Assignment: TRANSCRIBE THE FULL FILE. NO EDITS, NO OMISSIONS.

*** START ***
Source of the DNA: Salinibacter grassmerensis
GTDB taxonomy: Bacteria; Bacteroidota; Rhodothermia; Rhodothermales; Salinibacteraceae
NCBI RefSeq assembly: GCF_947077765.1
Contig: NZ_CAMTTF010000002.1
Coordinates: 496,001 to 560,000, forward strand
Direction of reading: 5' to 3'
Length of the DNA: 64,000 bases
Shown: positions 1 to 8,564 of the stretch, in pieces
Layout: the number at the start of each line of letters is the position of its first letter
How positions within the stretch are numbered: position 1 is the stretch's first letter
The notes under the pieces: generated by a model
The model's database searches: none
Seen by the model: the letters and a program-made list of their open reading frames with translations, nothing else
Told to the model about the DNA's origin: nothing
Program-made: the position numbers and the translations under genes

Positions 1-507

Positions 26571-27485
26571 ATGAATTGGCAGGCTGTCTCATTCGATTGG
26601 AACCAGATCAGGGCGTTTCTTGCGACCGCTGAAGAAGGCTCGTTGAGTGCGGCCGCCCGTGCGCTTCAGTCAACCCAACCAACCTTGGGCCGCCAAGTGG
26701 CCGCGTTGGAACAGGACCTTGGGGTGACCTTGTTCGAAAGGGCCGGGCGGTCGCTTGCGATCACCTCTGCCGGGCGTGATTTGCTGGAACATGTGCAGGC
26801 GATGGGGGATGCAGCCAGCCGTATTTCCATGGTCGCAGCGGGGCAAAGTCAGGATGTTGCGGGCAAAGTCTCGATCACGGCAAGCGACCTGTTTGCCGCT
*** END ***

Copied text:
Source of the DNA: Salinibacter grassmerensis
GTDB taxonomy: Bacteria; Bacteroidota; Rhodothermia; Rhodothermales; Salinibacteraceae
NCBI RefSeq assembly: GCF_947077765.1
Contig: NZ_CAMTTF010000002.1
Coordinates: 496,001 to 560,000, forward strand
Direction of reading: 5' to 3'
Length of the DNA: 64,000 bases
Shown: positions 1 to 8,564 of the stretch, in pieces
Layout: the number at the start of each line of letters is the position of its first letter
How positions within the stretch are numbered: position 1 is the stretch's first letter
The notes under the pieces: generated by a model
The model's database searches: none
Seen by the model: the letters and a program-made list of their open reading frames with translations, nothing else
Told to the model about the DNA's origin: nothing
Program-made: the position numbers and the translations under genes

Positions 1-507

Positions 26571-27485
26571 ATGAATTGGCAGGCTGTCTCATTCGATTGG
26601 AACCAGATCAGGGCGTTTCTTGCGACCGCTGAAGAAGGCTCGTTGAGTGCGGCCGCCCGTGCGCTTCAGTCAACCCAACCAACCTTGGGCCGCCAAGTGG
26701 CCGCGTTGGAACAGGACCTTGGGGTGACCTTGTTCGAAAGGGCCGGGCGGTCGCTTGCGATCACCTCTGCCGGGCGTGATTTGCTGGAACATGTGCAGGC
26801 GATGGGGGATGCAGCCAGCCGTATTTCCATGGTCGCAGCGGGGCAAAGTCAGGATGTTGCGGGCAAAGTCTCGATCACGGCAAGCGACCTGTTTGCCGCT